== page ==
March 28 (Bloomberg) -- Turkish benchmark bond yields dropped the most in five weeks after Standard & Poor’s raised the country’s foreign currency rating to one level below investment grade.
Yields on two-year benchmark debt declined seven basis points, or 0.07 percentage point, the most since Feb. 19, to 6.34 percent at 5:02 p.m. in Istanbul. The yield -- up 19 basis points this quarter -- tumbled as much as eight basis points after the one-step upgrade to BB+.
The economy appears to be “slowly rebalancing, without undermining its relatively strong fiscal performance,” the rating company said yesterday. S&P left Turkey’s outlook at stable and said the higher rating also reflects the country’s progress toward ending its four-decade long fighting with Kurdish militants, which might lead to lower security-related costs and higher cross-border trade flows. Moody’s Investors Service also rates Turkey one level below investment grade.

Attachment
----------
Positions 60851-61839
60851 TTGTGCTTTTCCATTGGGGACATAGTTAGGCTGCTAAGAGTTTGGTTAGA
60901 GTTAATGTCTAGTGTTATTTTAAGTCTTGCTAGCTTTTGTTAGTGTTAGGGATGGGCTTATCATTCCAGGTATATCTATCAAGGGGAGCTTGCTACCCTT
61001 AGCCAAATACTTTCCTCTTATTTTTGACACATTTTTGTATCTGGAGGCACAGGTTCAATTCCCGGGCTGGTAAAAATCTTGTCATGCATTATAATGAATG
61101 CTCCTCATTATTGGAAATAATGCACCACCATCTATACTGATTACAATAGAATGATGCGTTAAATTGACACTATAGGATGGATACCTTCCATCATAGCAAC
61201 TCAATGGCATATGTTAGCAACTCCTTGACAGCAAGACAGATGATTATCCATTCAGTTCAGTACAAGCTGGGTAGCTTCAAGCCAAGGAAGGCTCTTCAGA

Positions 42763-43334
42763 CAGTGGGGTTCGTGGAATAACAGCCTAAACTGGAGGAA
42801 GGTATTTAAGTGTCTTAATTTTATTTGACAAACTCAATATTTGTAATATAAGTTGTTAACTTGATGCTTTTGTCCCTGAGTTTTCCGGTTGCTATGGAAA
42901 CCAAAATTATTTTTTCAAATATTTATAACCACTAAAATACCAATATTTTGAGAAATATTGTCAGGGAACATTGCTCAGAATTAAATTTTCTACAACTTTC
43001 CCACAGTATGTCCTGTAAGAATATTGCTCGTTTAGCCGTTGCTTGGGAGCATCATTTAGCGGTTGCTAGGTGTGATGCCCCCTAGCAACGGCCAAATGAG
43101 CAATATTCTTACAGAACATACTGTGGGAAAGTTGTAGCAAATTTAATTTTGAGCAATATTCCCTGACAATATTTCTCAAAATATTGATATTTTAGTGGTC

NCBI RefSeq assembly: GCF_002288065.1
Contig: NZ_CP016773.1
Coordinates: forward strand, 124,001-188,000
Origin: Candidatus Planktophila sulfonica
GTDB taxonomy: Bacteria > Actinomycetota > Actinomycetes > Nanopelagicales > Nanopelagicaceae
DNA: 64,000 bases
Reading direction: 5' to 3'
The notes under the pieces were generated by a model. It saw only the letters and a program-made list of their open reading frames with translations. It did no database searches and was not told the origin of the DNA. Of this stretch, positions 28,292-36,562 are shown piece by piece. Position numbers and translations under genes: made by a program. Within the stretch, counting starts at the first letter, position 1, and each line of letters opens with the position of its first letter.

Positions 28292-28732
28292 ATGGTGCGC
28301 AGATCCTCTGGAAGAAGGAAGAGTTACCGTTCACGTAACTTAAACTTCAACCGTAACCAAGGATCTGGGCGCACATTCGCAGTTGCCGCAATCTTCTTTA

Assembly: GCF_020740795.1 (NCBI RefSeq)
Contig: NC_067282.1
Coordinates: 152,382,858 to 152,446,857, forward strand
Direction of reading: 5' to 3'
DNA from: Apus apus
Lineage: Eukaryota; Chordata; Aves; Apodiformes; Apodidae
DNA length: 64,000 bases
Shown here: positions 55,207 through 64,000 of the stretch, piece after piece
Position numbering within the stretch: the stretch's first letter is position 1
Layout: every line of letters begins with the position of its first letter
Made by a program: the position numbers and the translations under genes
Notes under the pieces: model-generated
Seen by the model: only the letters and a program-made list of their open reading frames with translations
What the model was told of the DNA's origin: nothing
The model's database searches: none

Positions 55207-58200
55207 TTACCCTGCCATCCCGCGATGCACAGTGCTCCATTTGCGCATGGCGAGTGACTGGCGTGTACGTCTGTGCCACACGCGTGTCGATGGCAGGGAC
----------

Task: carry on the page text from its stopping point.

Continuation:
“S&P’s move strengthens our view and we reiterate our expectation that Moody’s with its positive outlook will be the next upgrade during 2013,” Ata Invest head of research Cemal Demirtas and chief economist Gulay Elif Girgin said in an e-mailed note.
Turkey was upgraded to investment grade by Fitch Ratings in November. Economy Minister Zafer Caglayan said Turkey’s performance has long deserved investment grade and S&P and Moody’s are expected to upgrade the country “in the coming period.”
The lira advanced 0.1 percent to 1.8114 a dollar. The currency has retreated 1.5 percent this quarter, headed for its worst performance since the last quarter of 2011.
“With two agencies rating Turkey on the verge of investment grade now, arguably the chances of Turkey achieving the much-desired second investment-grade rating has increased,” Finansbank AS analysts Inan Demir and Deniz Cicek wrote in an e-mailed note.
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